References Top

1.Winn W Jr, Allen S, Janda W, Koneman E, Procop G, Schreckenberger P, et al., editors. Nonfermenting Gram negative bacilli. In: Koneman's Color Atlas and textbook of Diagnostic Microbiology, 6 th ed. USA: Lippincott Williams and Wilkins Company; 2006. p. 305-91.  Back to cited text no. 1      
2.Steinberg JP, Rio DC. Other Gram negative and Gram variable bacilli. In: Mandell GL, Bennett JE, Dolin R, editors. Principles and Practice of Infectious diseases, 6 th ed. vol. 2. Philadelphia, USA: Elsevier Publication; 2005. p. 2751-68.  Back to cited text no. 2      
3.Gales AC, Jones RN, Forward KR, Linares J, Sader HS, Verhoef J. Emerging importance of multidrug-resistant Acinetobacter species and Stenotrophomonas maltophilia as pathogens in seriously ill patients: Geographic patterns, Epidemiological features, and trends in the SENTRY antimicrobial surveillance program (1997-1999). Clin Infect Dis 2001;32:104-13.  Back to cited text no. 3      
4.Rubin SJ, Granato PA, Wasilauskas BL. Glucose nonfermenting Gram negative bacteria. In : Lennette EH, Balows A, Hausler WJ Jr, Shadomy HJ, editors. Manual of Clinical Microbiology, 4 th ed. Washington, D.C: American Society for Microbiology; 1985. p. 330-49.  Back to cited text no. 4      
5.Meherwal SK, Taneja N, Sharma SK, Sharma M. Complicated nosocomial UTI caused by nonfermenters. Indian J Urol 2002;18:123-8.  Back to cited text no. 5      
6.Hill EB, Henry DA, Speert DP. Pseudomonas. In: Murray PR, Baron EJ, Jorgensen JH, Landry ML, Pfaller MA, editors. Manual of Clinical Microbiology, vol. 1, 9 th ed. Washington, D.C: American Society for Microbiology; 2007. p. 734-48.  Back to cited text no. 6      
7.Quinn JP. Clinical problems posed by multiresistant nonfermenting gram negative pathogens. Clin Infect Dis 1998;27: S117-24.  Back to cited text no. 7  [PUBMED]  [FULLTEXT]  
8.National Committee for Clinical Laboratory Standards. Performance Standards for antimicrobial susceptibility testing: Eleventh informational supplement. NCCLS document M100-S11, Vol. 21 No. 1. NCCLS, Wayne, PA: 2001.  Back to cited text no. 8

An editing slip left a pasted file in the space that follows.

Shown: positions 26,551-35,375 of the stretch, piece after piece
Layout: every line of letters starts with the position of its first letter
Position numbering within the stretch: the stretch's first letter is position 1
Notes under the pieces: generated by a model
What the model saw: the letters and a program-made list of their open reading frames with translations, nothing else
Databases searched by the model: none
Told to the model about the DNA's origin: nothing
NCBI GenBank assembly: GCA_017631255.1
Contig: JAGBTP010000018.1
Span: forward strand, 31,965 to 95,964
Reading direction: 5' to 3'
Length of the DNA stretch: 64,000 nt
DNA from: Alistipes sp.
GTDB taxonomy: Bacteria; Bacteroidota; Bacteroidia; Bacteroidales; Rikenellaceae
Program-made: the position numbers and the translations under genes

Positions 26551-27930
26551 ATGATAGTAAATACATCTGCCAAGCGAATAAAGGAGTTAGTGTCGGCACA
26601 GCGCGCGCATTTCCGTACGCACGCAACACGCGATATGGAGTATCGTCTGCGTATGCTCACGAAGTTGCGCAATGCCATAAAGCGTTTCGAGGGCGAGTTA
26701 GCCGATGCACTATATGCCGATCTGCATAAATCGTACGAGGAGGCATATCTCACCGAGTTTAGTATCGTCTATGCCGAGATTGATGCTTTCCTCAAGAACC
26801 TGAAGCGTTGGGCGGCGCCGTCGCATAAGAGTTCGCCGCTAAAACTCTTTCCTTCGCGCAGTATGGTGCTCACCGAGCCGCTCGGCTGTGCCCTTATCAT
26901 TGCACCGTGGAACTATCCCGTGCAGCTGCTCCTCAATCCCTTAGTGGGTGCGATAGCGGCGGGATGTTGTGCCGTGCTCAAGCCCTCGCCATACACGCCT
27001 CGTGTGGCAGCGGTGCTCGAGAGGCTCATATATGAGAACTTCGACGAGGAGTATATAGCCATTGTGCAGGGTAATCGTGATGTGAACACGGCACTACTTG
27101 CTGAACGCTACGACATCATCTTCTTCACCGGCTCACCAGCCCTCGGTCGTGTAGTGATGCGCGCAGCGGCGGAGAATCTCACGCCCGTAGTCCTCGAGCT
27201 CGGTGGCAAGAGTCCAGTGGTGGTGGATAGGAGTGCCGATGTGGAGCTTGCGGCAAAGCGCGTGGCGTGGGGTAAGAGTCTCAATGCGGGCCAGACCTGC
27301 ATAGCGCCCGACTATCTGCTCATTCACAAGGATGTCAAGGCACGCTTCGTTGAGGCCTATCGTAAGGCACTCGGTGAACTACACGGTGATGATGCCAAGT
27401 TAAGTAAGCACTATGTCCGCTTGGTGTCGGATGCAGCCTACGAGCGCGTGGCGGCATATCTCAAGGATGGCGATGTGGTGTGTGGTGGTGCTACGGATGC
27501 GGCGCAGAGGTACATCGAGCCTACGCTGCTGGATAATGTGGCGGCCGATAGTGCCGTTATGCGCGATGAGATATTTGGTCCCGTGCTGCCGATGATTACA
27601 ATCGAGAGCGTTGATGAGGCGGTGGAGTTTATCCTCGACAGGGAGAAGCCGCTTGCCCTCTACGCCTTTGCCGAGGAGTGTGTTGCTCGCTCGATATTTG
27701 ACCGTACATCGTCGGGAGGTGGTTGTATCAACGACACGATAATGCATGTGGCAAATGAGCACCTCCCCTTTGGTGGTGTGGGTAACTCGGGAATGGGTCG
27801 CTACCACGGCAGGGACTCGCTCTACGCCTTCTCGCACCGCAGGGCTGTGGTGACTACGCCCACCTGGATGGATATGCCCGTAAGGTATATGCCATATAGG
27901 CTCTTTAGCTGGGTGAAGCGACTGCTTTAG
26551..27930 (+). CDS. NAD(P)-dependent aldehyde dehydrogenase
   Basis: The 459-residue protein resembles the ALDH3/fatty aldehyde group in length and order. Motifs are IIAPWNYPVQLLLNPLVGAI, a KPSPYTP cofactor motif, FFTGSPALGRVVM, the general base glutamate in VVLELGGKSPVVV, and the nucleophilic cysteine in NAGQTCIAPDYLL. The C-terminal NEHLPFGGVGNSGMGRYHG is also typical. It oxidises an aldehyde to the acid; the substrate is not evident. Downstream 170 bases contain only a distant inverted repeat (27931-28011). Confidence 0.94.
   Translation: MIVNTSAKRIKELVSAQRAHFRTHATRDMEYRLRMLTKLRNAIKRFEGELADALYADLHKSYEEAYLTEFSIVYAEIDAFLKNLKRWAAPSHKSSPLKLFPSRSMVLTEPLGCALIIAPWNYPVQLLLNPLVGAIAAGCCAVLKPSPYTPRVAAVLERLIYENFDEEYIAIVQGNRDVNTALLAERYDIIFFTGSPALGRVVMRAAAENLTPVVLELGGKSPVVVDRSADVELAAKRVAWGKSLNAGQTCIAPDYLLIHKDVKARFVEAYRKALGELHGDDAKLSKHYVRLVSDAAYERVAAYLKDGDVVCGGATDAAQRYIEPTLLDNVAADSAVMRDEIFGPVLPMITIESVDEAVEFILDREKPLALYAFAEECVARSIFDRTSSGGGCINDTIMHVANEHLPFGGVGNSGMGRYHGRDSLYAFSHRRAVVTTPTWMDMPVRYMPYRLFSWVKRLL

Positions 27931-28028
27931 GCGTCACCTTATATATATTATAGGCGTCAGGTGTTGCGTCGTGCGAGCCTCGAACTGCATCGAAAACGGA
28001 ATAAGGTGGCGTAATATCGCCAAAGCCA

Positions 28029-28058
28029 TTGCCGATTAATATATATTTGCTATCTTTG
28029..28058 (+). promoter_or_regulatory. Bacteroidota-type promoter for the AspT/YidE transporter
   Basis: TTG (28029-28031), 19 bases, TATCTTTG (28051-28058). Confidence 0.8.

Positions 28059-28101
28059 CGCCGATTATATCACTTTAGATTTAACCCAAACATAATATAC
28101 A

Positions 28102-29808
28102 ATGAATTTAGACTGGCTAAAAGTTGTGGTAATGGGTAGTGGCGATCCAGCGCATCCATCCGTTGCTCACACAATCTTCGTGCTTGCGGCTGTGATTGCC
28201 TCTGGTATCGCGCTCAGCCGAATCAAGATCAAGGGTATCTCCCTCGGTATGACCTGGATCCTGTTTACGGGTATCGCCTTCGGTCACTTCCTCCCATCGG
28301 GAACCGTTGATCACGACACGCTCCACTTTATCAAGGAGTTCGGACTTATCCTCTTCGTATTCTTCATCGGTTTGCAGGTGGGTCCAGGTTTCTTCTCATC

9.Troillet N, Samore MH, Carmeli Y. Imipenem-Resistant Pseudomonas aeruginosa: Risk factors and Antibiotic susceptibility patterns. Clin Infect Dis 1997;25:1094-8.  Back to cited text no. 9  [PUBMED]  [FULLTEXT]  
10.Yashodara P, Shyamala S. Identification and characterization of nonfermenters from clinical specimens. Indian J Med Microbiol 1997;15:195-7.  Back to cited text no. 10      
11.Mishra B, Bhujwala RA, Shriniwas. Nonfermenters in human infections. Indian J Med Res 1986;83:561-6.  Back to cited text no. 11  [PUBMED]  [FULLTEXT]  
12.Marinella MA. Cellulitis and sepsis due to Sphingobacterium. JAMA 2002;288:1985.  Back to cited text no. 12  [PUBMED]  [FULLTEXT]  
13.Prashanth K, Badrinath S. In vitro susceptibility pattern of Acinetobacter species to commonly used cephalosporins, quinolones and aminoglycosides. Indian J Med Microbiol 2004;22:97-103.  Back to cited text no. 13  [PUBMED]  Medknow Journal  
14.Veenakumari HB, Nagarathna S, Chandramuki A. Antimicrobial resistance pattern among aerobic Gram negative bacilli of lower respiratory tract specimens of intensive care unit patients in a neurocentre. Indian J Chest Dis Allied Sci 2007;49:19-22.  Back to cited text no. 14      
15.Taneja N, Maharwal S, Sharma M. Imipenem resistance in nonfermenters causing nosocomial urinary tract infections. Indian J Med Sci 2003;57:294-9.  Back to cited text no. 15  [PUBMED]  Medknow Journal  
16.Sinha M, Srinivasa H, Macaden R. Antibiotic resistance profile and extended spectrum beta- lactamase (ESBL) production in Acinetobacter species. Indian J Med Res 2007;126:63-7.  Back to cited text no. 16  [PUBMED]  [FULLTEXT]  


    Figures

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    Tables

  [Table 1], [Table 2]